Jorge Armenteros’ Touch That Which We Cannot Possess is a wonderful novel: passionate, fascinating, and educational at the same time. It is all about being human, music, love, and miracle. Readers who are far from classical music will learn a lot and get interested in music as it has been happening with many generations after reading Leo Tolstoy’s The Kreutzer Sonata.
Levon Ambartsumian, Franklin Professor of Violin,
University of Georgia Hugh Hodgson School of Music
In the tradition of Tolstoy’s “Kholstomer” or Victor Pelevin’s “The Life and Adventures of Shed No. XII,” Jorge Armenteros takes us on a consciousness expanding picaresque with an unnamed “cheap” violin from 17th century Venice to modern day New York, from classical music to jazz, to a deep exploration not only of our relationship with music but of “the brotherhood of bodies,” both animate and inanimate, with which we inhabit this world. As Armenteros says so eloquently, “There is the music of birds and elephants. There is the music of fish underwater. There is the music of falling leaves. And there is the music of the world spinning and the winds whirling.” Bravo for the hands that write such musical sentences. Bravo for the imagination that dares to show us what a novel can do. Bravo for this new book by Jorge Armenteros.
Peter Grandbois, author of half-burnt and The Three-Legged World
If Kafka wrote about objects instead of his insect and animal stories, you’d get something akin to Armenteros’ deliciously fine-tuned and deeply original lyrical novel, Touch That Which We Cannot Possess. After reading this book, you may never glimpse an object the same way again; a carnal body mired in beauty, desire, shit, love, lust, jealousy, vengefulness, and loneliness. A sweet and vindictive thing that breathes, feels, thinks, and manipulates; but also, a thing that is loved, abused, and violated, string by string, hole by hole. Visually and aurally mesmerizing, the novel weaves a refreshing tale of a violin, whose dissected and continually repackaged body reflects our own shattered identities and souls as we interact with lovers and abusers. Vivid, chilling, and intoxicating, it’s a book best enjoyed with a glass of absinthe in an opium den, redolent of sweat, eau de cologne, and packed bodies. Sensually addictive and brilliantly memorable, like a first kiss or cigarette.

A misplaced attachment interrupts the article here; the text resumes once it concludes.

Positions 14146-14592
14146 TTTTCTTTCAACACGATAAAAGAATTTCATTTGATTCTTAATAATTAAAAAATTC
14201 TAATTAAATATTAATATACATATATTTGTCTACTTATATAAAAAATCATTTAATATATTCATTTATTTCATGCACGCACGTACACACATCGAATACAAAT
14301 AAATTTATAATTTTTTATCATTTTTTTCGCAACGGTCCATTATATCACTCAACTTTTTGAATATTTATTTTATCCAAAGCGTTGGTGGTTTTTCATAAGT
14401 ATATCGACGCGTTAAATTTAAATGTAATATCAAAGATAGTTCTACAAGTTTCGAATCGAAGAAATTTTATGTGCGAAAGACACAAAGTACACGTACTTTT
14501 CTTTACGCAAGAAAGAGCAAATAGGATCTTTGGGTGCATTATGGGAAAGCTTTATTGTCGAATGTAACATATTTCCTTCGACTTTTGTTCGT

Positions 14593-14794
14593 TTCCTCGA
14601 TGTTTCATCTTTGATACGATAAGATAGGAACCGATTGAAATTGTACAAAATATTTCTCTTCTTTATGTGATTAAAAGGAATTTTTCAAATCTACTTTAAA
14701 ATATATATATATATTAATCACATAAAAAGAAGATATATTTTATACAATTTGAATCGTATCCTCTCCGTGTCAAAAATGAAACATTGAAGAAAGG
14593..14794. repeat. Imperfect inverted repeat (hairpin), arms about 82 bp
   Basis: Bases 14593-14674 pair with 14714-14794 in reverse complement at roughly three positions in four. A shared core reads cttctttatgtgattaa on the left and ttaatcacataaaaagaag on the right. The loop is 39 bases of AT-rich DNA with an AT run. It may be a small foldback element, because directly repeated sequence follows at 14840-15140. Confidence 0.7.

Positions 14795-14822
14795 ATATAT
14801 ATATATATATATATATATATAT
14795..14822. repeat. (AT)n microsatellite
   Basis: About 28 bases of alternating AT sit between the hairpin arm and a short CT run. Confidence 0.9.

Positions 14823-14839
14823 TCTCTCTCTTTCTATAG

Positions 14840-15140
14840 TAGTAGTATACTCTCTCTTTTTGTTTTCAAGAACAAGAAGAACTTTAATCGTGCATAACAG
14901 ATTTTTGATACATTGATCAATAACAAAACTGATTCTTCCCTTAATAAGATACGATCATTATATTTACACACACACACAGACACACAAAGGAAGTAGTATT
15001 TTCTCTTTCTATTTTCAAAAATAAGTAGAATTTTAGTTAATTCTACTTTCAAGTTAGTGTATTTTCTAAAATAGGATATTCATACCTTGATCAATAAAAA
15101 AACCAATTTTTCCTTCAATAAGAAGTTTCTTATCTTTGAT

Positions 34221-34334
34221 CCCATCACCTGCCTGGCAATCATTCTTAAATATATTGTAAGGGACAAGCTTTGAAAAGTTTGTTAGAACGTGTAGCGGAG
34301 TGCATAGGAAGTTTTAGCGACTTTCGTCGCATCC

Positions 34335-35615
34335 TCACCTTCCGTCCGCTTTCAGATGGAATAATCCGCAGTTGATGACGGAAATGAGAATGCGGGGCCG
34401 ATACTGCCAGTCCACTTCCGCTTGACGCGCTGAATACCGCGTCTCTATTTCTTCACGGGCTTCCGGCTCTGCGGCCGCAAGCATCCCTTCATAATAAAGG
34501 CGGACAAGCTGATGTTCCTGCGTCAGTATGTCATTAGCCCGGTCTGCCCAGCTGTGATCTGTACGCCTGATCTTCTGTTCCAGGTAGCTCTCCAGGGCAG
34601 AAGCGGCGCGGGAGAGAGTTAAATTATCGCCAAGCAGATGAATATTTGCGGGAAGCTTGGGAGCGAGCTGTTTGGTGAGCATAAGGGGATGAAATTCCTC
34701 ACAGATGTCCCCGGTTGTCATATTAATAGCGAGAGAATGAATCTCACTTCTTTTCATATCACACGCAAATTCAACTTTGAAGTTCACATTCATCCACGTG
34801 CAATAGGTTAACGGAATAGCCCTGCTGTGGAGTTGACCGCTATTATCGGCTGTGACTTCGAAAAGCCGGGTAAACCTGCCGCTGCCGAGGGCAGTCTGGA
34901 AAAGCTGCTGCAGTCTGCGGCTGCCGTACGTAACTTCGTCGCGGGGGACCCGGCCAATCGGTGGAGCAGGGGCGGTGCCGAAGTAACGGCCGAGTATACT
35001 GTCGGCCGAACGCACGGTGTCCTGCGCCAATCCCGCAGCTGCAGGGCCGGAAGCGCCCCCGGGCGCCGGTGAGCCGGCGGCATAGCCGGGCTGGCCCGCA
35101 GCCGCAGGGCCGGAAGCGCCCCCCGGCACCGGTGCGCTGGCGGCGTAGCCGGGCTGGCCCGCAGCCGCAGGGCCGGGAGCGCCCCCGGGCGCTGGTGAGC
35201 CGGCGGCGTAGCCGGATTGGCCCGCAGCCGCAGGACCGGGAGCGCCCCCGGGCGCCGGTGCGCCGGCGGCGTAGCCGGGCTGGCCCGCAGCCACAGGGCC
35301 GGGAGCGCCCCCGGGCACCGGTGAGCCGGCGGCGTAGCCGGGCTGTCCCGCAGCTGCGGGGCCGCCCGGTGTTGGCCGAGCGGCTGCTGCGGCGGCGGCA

Pedram Navab, author of This Will Destroy You
(2019 Foreword INDIES finalist)
Jorge Armenteros was born in Cuba, his family leaving for Madrid, Spain, then Tampa, Florida, before finally settling in Puerto Rico. After graduating from Harvard University, he acquired an MD at the University of Puerto Rico and completed his residency in psychiatry at Bellevue Hospital in New York City, later obtaining an MA in Spanish and Latin American Literature at New York University and an MFA in Creative Writing at Lesley University. Armenteros is the author of the 2015 International Latino Book Award winner The Book of I (Jaded Ibis Press), and the Striped Tunic Trilogy: Air, The Roar of the River, and The Spiral of Words (Spuyten Duyvil Press). His author interviews and book reviews have appeared in The Writer’s Chronicle, American Book Review, Rain Taxi, and Gargoyle. Armenteros resides in the South of France.